This novel, just by sheer fact of it being a book about two sick teenagers falling in love, will draw comparisons to John Green’s beloved The Fault in Our Stars. To be honest, yes, this was in the book’s synopsis and was what got me to initially give it a try, but after getting into the meat of the story, I didn’t find it all that similar–and that’s a good thing.
The titular character of The Invisible Life of Ivan Isaenko is a 17 year old boy living in a hospital for children with severe medical conditions. The book is set in the country of Belarus, and many of the children in the hospital are unfortunate victims of the Chernobyl disaster that took place in 1986 and not only killed people, but affected pregnant women and their unborn children. Ivan is one of those children–born with one arm ending in three fingers and nubs for other limbs, he’s been in the hospital for as long as he can remember. He lives day after tedious day here with a nurse as his only friend, book and his own imagination as his entertainment. Until one November day, Polina comes to the hospital.
Since Ivan is the only patient in the hospital who can actually hold a conversation, he’s of course attracted to another person coming into the hospital who appears to have all her faculties. But Polina’s leukemia means she has little time left. Ivan, who’s used to being a sarcastic know-it-all, has to work hard to even get her to acknowledge him, much less become his friend.
It’s the rich characterization, which brought the occupants of Mazyr Hospital to life, that kept me turning the pages–but Ivan’s voice is mesmerizing. He has a completely unique outlook, and jumps from describing the world and people around him to what’s going on in his own mind seamlessly. Though he’s severely limited physically, socially, and in a myriad of other ways, he’s intelligent and full of heart. Watching him come alive when he met Polina only to have him lose her was heartbreaking.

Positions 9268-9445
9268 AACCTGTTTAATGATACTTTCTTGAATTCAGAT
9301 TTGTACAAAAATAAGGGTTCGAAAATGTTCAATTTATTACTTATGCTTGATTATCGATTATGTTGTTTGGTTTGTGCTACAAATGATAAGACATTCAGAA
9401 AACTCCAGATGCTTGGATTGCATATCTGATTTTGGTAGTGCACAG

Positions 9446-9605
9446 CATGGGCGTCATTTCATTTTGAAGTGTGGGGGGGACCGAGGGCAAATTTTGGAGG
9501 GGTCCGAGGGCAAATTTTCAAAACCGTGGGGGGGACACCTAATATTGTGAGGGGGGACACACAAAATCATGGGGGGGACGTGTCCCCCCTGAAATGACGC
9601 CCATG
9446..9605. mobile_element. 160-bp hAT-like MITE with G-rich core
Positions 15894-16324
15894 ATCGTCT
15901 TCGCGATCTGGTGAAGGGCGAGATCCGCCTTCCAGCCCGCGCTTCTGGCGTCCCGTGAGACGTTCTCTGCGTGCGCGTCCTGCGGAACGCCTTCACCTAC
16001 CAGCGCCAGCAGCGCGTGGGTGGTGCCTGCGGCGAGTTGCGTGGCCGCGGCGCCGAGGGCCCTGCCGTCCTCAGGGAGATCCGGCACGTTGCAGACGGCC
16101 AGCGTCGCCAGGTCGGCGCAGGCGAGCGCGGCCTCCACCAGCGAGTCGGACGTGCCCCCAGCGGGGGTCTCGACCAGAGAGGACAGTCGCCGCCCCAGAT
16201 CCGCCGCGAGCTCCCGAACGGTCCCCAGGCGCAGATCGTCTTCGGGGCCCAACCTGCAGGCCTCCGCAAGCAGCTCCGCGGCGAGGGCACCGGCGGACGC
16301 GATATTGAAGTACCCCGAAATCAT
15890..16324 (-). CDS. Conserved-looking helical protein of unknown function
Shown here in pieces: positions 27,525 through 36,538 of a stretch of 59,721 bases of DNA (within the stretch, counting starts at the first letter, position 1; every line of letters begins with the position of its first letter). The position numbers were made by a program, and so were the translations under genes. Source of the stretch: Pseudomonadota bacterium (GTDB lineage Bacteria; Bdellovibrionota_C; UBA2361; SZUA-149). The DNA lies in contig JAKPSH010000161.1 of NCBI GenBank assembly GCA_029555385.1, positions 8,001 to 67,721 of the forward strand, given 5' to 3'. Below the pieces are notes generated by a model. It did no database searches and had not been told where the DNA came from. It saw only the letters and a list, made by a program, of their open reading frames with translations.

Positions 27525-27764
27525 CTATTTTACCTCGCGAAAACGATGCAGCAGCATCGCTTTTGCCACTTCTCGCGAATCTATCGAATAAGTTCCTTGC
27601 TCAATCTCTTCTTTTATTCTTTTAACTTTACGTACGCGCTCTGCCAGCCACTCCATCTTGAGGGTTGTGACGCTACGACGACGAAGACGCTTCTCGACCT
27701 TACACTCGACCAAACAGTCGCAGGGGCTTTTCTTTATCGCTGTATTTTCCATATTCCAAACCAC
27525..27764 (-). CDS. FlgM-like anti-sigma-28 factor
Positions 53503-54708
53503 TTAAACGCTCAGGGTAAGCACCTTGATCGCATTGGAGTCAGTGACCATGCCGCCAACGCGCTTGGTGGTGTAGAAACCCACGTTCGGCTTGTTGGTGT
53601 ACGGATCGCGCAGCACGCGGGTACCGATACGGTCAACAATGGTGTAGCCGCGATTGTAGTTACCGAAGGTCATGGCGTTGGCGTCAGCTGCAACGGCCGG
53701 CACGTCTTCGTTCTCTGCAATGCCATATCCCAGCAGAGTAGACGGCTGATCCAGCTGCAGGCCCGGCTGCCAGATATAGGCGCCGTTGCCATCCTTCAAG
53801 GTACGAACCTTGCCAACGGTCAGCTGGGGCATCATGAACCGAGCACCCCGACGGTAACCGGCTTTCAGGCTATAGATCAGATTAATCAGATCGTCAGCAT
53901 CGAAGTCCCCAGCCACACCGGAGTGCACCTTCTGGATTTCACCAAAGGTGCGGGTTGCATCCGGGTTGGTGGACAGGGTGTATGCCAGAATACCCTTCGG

There was a jumble of things at the end of the novel which I felt happened a bit too hastily for my taste, and a few issues I wish had been explored in more depth. But Ivan’s life, one which many might view as a throwaway or something to be pitied, is an amazing snapshot that shows how those with critical handicaps have been treated throughout history. This book will cement for you that every life matters, and everyone has a struggle, visible or invisible.
Carrie runs the blog Sweet Southern Home, and is a stay at home wife and mom to one little boy. When she’s not reading, she’s usually watching Netflix with her husband, playing outside with her son, or baking. Her family would describe her as sometimes annoyingly sarcastic, but mostly lovable.
Review copy was provided free of any obligation by St. Martin’s Press. No monetary or any other form of compensation was received.